Danger in Storms

Nothing beats a great day out on the water when the fish are biting and the weather is great. Ideally, people like to fish in prime weather conditions. Warm sunny days are the best days on the water but there are times when perfect weather conditions aren’t available. As you know, conditions can change rapidly and what started out as a beautiful warm summer day can quickly turn into a dangerous situation.

What’s the risk?

When it comes to fishing it’s always hard to put down the rod, but when a storm is approaching you have to think about what’s more important. Common sense would tell you to pack up you’re gear and get off the water as soon as a storm starts heading your way. It’s important to be wary and take in the warning signs associated with storms, in particular, lightening. Fishing with a rod in the air is almost as silly as fishing with a lightening rod or swinging a golf club in the middle of a storm.   There are serious risks to consider if you’re thinking about staying out when a storm is about to hit. My advice early on is don’t take the risk, get to shelter or get off the water as soon as possible. With that said there will be a few people who choose to take the risk.

Warning signs

Here are some warning signs that you may be at risk of a lightening strike:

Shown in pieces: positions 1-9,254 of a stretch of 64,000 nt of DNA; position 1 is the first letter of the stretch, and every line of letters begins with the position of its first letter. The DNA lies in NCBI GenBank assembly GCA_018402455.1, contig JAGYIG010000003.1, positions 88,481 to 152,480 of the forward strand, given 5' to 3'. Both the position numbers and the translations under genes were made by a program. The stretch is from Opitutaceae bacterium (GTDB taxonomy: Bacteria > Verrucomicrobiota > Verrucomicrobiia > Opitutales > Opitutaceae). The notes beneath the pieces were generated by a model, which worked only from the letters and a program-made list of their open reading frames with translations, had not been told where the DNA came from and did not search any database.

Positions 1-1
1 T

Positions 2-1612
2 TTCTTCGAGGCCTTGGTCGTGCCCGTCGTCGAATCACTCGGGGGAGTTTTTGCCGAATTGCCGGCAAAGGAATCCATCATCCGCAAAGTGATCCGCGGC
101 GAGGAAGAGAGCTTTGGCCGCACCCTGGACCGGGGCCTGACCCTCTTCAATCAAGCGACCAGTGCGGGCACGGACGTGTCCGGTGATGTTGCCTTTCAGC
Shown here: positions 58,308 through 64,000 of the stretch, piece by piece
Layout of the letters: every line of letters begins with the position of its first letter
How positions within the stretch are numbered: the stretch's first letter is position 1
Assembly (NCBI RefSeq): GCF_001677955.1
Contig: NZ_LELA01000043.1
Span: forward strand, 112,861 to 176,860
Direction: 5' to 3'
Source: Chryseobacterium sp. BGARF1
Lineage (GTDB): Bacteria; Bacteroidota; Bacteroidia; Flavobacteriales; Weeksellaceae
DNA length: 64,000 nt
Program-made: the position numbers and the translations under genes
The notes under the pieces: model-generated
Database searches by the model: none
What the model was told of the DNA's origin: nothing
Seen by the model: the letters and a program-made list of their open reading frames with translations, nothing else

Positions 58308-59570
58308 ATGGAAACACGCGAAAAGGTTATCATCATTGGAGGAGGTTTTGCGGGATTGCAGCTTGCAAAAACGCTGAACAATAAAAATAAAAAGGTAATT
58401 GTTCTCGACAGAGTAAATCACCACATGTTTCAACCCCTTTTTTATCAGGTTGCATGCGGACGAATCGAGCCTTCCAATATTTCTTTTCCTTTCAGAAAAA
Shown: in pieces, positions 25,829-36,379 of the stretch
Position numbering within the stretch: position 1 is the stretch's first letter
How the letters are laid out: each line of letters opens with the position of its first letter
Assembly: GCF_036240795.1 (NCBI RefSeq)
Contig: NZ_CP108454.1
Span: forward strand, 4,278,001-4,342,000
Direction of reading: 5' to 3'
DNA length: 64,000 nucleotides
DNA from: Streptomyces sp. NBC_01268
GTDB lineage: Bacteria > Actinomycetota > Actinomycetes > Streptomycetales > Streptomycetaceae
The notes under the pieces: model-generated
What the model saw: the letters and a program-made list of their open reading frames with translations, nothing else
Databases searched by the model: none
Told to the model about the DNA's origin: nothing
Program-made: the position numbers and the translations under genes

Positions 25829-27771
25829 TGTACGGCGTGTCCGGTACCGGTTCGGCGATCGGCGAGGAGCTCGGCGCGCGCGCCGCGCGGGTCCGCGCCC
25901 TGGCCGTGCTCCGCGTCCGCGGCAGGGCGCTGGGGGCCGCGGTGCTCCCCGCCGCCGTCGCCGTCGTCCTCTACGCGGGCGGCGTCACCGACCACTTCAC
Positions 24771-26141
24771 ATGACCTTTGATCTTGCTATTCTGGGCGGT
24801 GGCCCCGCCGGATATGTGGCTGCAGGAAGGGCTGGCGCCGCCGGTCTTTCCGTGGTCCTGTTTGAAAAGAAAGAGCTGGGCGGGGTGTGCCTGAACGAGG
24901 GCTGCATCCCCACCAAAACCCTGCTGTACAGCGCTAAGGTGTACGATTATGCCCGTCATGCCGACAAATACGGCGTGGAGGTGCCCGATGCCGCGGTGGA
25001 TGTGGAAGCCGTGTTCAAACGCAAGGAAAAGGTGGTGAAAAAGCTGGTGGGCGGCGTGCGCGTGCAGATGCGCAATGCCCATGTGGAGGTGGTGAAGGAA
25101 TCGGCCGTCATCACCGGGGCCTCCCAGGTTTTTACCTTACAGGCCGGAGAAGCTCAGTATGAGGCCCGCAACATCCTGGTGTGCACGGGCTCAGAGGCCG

Seeing lightening or hearing thunder: The obvious prompt to make you aware that you may be at risk is seeing lightening in the area or hearing thunder in the distance. If you hear thunder it may be a good idea to think about heading back in or at  the very least have a look at the many available weather sites or weather radars available on your phone. Best bet is to take the opportunity and get off the water early.

Floating line: When casting during a storm build up, braided line commonly floats unusually long. As the storm gains momentum the braid does not touch the water instead it rises into the air, caused by the static from the storm. This is a serious warning sign that you’re at risk of a lightening strike as the static build up can be so great that you become a prime target for earthing out and being hit.

Ticking in the guides: Static build up in the braid can also present as a ticking sound. As you wind your line back, the static can cause the braid to spark against the guides, causing a ticking sound.  In this situation get off the water immediately.

Hair lifting: Another warning sign of a lightening strike is static lifting the hair on your arms and legs some lightening strike victims even reported having a metallic taste in their mouth before a strike.

The above signals are all bad and should be taken seriously. As I said earlier the best action to take is to get off the water immediately. If you’re going to wait it out, I’d highly recommend finding a sheltered bay to hide out of the wind. The risk of deluge and capsizing is a major risk when caught out in the open.  Put all rods below deck and keep your body in a low position in the boat. If you can crouch on the floor of the boat, even better, this will help reduce your risk of being hit by lightening. Mother nature’s power should never be underestimated and I’ll always recommend getting off the water in the event of storm. If this can’t be done or it’s too late, please make sure you seek shelter, stay low and don’t take any risk.  

Remember that the second most dangerous place to be during a storm is on the water, the first is standing on top of a hill, so take storms seriously.

Written by Matthew Langford